Mark Denning, who helped to run $300bn of assets at Capital Group, has resigned from his role after he was alleged to have secretly bought shares for his own benefit in some of the same companies as his funds.
Denning allegedly opened a secretive fund based in Liechtenstein, called Morebath Fund Global Opportunities, which apparently is named after the village of Morebath in North Devon, where Denning owns a nine bedroom house and 21 acres of parkland.
The fund is bought shares in three companies on Denning's instructions, leaked documents seen by the BBC's Panorama programme show. These companies were Australian medical researcher Mesoblast, Indian film maker Eros International and UK-listed gold miner Hummingbird Resources.
The BBC said the stakes in the trio were ultimately held through an offshore entity called the Kinrara Trust, which was set up and controlled by Denning.
Capital Group invested in the three relevant companies, with the former two being held in funds run by Denning and the latter appearing to be run by the fund manager's son-in-law.
Fund managers are not supposed to invest in the same companies as their funds, because they could profit at the expense of investors. Michael Ruck, investigations partner at law firm TLT, told Panorama that the private purchases could represent a serious conflict of interest.
"The whole point behind the regime, in relation to declaring conflicts of interest, is to protect investors. If there was an intention by the fund manager to financially benefit themselves, then that does raise serious concerns in relation to their actions," he explained.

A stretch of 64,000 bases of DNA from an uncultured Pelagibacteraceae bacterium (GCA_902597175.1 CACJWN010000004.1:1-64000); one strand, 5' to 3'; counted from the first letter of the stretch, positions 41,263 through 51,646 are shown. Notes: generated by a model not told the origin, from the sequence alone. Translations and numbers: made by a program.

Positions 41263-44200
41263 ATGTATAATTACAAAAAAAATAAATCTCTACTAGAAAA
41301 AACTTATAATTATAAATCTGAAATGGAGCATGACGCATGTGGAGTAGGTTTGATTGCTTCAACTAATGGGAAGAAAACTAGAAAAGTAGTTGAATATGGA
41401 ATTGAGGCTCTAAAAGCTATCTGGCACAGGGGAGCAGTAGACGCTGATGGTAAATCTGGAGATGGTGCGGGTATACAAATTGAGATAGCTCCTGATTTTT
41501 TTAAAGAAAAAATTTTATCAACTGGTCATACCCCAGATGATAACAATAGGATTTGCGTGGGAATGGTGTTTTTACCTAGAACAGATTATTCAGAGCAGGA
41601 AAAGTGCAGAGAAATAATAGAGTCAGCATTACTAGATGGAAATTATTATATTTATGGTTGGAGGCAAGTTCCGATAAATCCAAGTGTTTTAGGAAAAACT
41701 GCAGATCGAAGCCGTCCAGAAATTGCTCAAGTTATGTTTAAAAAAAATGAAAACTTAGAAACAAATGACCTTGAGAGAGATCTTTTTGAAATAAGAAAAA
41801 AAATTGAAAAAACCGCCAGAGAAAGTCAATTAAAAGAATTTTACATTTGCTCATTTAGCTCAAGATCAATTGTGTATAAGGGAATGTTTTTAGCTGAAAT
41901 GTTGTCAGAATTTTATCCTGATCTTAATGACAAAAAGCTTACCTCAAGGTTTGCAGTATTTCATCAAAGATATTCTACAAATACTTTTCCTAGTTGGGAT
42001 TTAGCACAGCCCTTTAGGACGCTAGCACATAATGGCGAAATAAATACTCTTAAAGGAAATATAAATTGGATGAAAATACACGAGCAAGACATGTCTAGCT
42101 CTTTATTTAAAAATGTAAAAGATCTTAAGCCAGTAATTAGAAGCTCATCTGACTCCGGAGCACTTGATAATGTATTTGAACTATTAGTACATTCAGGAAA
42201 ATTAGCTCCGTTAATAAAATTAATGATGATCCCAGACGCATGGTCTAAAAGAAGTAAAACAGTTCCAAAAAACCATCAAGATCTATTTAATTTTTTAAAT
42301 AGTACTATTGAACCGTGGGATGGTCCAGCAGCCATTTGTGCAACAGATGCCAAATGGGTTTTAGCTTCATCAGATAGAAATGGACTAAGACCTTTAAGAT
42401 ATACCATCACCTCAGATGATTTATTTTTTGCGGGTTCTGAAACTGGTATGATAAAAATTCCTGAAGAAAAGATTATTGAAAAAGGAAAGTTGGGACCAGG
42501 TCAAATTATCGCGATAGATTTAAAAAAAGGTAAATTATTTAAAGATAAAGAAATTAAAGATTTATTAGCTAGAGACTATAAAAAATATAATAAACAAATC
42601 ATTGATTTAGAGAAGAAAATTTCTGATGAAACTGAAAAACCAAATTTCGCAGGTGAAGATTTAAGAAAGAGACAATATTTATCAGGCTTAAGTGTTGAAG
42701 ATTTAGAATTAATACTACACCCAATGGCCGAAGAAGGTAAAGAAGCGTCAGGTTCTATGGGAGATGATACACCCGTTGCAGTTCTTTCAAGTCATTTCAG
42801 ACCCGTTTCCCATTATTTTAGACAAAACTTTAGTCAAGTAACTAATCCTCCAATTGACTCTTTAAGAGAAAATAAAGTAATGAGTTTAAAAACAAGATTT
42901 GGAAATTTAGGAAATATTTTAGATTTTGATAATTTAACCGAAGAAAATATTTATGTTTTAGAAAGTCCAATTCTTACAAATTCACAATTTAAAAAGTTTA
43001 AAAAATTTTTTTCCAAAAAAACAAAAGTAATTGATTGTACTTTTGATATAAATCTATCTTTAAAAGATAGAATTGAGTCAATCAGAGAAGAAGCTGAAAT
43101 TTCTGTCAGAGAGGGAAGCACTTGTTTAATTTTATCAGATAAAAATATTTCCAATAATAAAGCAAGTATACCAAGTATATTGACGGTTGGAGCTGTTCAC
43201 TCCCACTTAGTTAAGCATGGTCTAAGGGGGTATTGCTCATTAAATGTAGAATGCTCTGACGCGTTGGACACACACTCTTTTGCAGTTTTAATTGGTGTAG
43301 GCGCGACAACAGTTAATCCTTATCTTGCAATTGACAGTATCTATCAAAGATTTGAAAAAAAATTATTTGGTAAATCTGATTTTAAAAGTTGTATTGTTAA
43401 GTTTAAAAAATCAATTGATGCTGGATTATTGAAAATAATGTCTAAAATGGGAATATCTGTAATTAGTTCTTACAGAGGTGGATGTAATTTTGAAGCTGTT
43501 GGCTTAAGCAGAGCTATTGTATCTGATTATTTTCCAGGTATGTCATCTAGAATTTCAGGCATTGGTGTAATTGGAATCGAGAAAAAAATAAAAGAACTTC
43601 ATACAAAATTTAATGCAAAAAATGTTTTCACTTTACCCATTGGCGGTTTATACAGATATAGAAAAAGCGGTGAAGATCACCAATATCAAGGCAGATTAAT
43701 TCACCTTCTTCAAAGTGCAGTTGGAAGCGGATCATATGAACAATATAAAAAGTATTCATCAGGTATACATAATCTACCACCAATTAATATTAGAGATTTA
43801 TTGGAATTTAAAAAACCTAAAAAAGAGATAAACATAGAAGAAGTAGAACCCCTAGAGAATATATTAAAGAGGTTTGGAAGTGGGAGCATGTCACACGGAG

Denning quit Capital Group just five days after the BBC wrote to the firm about its findings.
A spokesperson for Capital Group said Denning was no longer with the firm: "We have a Code of Ethics and personal investing disclosure requirements that hold our associates to the highest standards of conduct. When we learned of this matter, we took immediate action."
Denning was a manager on four of Capital Group's funds - American Funds EuroPacific Growth; American Funds Capital World Growth and Income; American Funds New World; and American Funds New Economy.
However, Capital Group told Investment Week Denning was not solely responsible for all four funds, with all the firm's funds run by a team of generally between two and 12 managers.
Denning denies any wrongdoing, with his lawyers saying he does not own shares in the three named companies as he is not a beneficiary of the Kinrara Trust.
The lawyers said: "Our client did not declare his interest in the Kinrara Trust to his former employers because he had been irrevocably excluded as a beneficiary. He believed that he had complied with all of his relevant duties."
They also say his error was to rely on the advice of a former professional advisor and that the Morebath fund had an independent asset manager and fund administrator.
The BBC Panorama programme, which investigates the collapse of Neil Woodford's funds empire, airs at 8.30pm on Monday (21 October).
Staff are your responsibility
More than 4,500 retail investors affected
Paid out £54m in related compensation
Changes to take place by next year